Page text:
A nonprofit corporation was established Tuesday to help advance a decades-long plan to transform 32 miles of the concrete-filled Los Angeles River into a strip of parks, walkways, bike trails and housing.
The Los Angeles River Revitalization Corporation is tasked with buying, selling and developing property along a portion of the river stretching from the west San Fernando Valley to East Los Angeles.
City Councilman Ed Reyes said the newly formed body would be able to carry on its mission, despite changes in the makeup of government that have stymied progress in the past.
“This could be a pillar that would withstand that political turbulence,” he said.
The articles of incorporation were approved by five board members who were appointed by the mayor and council’s office. The board is comprised of business people, neighborhood advocates and cultural figures, including former “Melrose Place” actress Daphne Zuniga.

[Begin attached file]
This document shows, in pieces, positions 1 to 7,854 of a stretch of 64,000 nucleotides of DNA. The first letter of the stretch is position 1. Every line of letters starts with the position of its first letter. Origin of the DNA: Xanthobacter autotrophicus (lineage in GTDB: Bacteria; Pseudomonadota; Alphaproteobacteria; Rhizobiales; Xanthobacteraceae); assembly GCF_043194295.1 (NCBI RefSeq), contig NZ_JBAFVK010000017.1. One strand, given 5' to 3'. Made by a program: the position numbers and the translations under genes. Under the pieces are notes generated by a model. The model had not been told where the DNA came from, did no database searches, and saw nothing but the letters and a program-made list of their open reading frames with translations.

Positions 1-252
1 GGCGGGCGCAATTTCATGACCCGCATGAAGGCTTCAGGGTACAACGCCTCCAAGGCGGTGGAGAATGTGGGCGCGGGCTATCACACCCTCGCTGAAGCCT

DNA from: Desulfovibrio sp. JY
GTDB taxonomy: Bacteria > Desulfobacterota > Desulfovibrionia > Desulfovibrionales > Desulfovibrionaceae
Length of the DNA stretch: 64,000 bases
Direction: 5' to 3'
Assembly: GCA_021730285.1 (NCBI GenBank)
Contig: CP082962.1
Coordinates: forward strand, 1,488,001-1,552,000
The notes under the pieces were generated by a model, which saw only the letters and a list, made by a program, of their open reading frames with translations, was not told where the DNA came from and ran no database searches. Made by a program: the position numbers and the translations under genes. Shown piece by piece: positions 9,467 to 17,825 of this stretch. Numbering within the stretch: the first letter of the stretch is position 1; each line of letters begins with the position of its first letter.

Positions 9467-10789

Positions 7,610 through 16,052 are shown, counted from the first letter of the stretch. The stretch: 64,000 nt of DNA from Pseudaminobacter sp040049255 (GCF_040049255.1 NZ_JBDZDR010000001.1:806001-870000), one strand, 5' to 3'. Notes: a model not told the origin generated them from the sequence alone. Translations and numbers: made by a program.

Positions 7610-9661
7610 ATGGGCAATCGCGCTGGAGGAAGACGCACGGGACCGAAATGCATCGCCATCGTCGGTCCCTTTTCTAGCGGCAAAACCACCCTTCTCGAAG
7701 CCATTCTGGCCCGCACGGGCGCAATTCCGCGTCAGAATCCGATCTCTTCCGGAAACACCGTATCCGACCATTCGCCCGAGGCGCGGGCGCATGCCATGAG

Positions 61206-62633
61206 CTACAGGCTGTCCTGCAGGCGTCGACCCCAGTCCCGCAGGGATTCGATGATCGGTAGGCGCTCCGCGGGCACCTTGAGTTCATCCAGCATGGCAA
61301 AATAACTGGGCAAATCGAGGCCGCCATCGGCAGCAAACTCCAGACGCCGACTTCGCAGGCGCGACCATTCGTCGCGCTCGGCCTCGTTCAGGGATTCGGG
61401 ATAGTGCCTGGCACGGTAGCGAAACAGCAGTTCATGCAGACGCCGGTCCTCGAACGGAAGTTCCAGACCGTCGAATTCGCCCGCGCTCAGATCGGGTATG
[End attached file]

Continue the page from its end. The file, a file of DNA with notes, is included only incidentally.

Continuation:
The corporation was formed as part of the $2 billion L.A. River Revitalization Master Plan, which also calls for a Los Angeles River Authority made up of city, state and federal officials and a philanthropic Los Angeles River Foundation.
The city of Los Angeles in September bought its first parcel of riverside property, which will be used as a park, as part of the plan. The six-acre former dairy center distribution center site cost $17 million, which came from a 2007 bond measure approved to fund water quality improvement projects.
The corporation will receive $750,000 in seed money from the city’s redevelopment agency, but officials plan for it to become financially self-sufficient.